WASHINGTON, Sept 15 (Reuters) – About half of Americans are interested in getting an updated COVID-19 vaccine more than three years after the virus infected millions and upended daily life across the United States and around the world, according to a new Reuters/Ipsos poll.
The results suggest that more might be willing to get a booster shot than a year ago when only around roughly one in six Americans opted for an updated shot, according to data from the U.S. Centers for Disease Control and Prevention.
The nationwide online poll, which concluded on Thursday, showed that almost 30% of respondents were very interested in getting the vaccine and another 24% were somewhat interested. Almost 17% were not very interested and 30% were not interested at all.
U.S. public health officials earlier this week recommended updated COVID-19 vaccines from Pfizer (PFE.N)/BioNTech (22UAy.DE) and Moderna (MRNA.O) that target a recently circulating Omicron variant of the coronavirus.
U.S. officials are advising a much broader use of the vaccine – by everyone age 6 months and up – compared with the recommendations of many European countries, which prioritize the elderly and other vulnerable groups.
The World Health Organization’s latest advice says additional doses beyond the first two doses and one booster are not routinely recommended other than in older adults and certain at-risk groups such as those who have other illnesses.
Around 14% of those not interested in getting the booster said it was because they had COVID already while another 14% said they believed their previous vaccinations provided sufficient protection. Around 3% said their age group does not need the vaccine.
The number of Americans hospitalized with COVID-19 has risen in recent weeks, but remains far below the levels seen in the dark days of the pandemic between 2020 and early 2022.
OVERALL CONCERN DOWN
Some 54% of respondents in the Reuters/Ipsos poll said they were “personally” concerned about the spread of the virus, down from 77% in a poll taken three years ago. At the height of the pandemic, in early 2020, some 90% of poll respondents were concerned.
Almost 42% said they were mainly interested in getting the vaccine to reduce their risk of severe illness.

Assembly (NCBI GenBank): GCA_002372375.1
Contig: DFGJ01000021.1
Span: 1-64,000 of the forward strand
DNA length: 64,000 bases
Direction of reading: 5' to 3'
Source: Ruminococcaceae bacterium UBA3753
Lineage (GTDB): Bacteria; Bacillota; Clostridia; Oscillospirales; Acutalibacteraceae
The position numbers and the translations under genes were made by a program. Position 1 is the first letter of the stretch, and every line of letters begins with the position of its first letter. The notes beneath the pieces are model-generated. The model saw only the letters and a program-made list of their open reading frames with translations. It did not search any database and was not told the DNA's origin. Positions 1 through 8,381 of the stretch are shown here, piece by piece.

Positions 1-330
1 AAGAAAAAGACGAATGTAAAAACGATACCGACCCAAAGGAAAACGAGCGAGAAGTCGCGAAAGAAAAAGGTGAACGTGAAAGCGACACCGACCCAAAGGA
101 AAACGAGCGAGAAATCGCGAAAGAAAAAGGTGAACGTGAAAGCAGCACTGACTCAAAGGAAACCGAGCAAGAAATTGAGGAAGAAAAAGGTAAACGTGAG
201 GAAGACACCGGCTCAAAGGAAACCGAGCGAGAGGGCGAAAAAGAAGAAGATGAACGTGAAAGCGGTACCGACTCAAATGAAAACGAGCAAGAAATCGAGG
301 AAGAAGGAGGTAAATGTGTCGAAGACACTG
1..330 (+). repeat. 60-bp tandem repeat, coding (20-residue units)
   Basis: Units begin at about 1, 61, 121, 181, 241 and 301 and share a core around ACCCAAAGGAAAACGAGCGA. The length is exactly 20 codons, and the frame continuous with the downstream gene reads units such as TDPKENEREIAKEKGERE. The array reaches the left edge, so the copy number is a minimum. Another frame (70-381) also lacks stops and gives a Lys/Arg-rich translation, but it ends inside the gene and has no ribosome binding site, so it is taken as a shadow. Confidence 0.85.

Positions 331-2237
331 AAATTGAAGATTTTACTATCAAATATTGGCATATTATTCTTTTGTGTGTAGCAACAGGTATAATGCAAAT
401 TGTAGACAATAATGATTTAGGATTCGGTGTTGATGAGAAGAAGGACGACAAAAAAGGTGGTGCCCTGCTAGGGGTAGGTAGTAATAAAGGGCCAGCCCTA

Demand for the vaccine had dropped sharply after 2021 when it first became available and more than 240 million people in the U.S., or 73% of the population, received at least one shot.
During the last revaccination campaign, when most Americas had either already had the COVID virus or been previously vaccinated, only around 56.5 million people got the updated booster shots, CDC data shows.
That’s far below the annual U.S. flu vaccine market of around 160 million shots.
COVID-19 vaccinations have also roiled U.S. politics, with many Republicans seeing the push for vaccination as government overreach. Only 34% of Republicans said they would be interested in getting the updated vaccine, compared with 77% of Democrats.Florida Governor Ron DeSantis, who is seeking the Republican nomination for the 2024 presidential contest, on Wednesday urged people in his state under age 65 not to get the vaccination.
Some 36% of people not interested in the vaccine said their main reason was because they think the vaccine is dangerous, and another 5% said they did not believe COVID makes people sick.
“It really concerns me that over 30% think it is dangerous when there’s really no credible evidence of that, yet a lot of disinformation and, honestly, fear mongering,” said Dr. Jesse Goodman, an infectious disease expert at Georgetown University in Washington and a former chief scientist at the U.S. Food and Drug Administration.
“This does illustrate the power of misinformation and disinformation combined with anxiety,” he said.
The Reuters/Ipsos poll was conducted online and nationwide between Sept. 8 and Sept. 14, gathering responses from 4,413 U.S. adults. It had a credibility interval, a measure of precision, of about 2 percentage points
Reporting by Ahmed Aboulenein and Jason Lange in Washington; Additional reporting by Michael Erman in New York and Jennifer Rigby in London; Editing by Scott Malone and Leslie Adler
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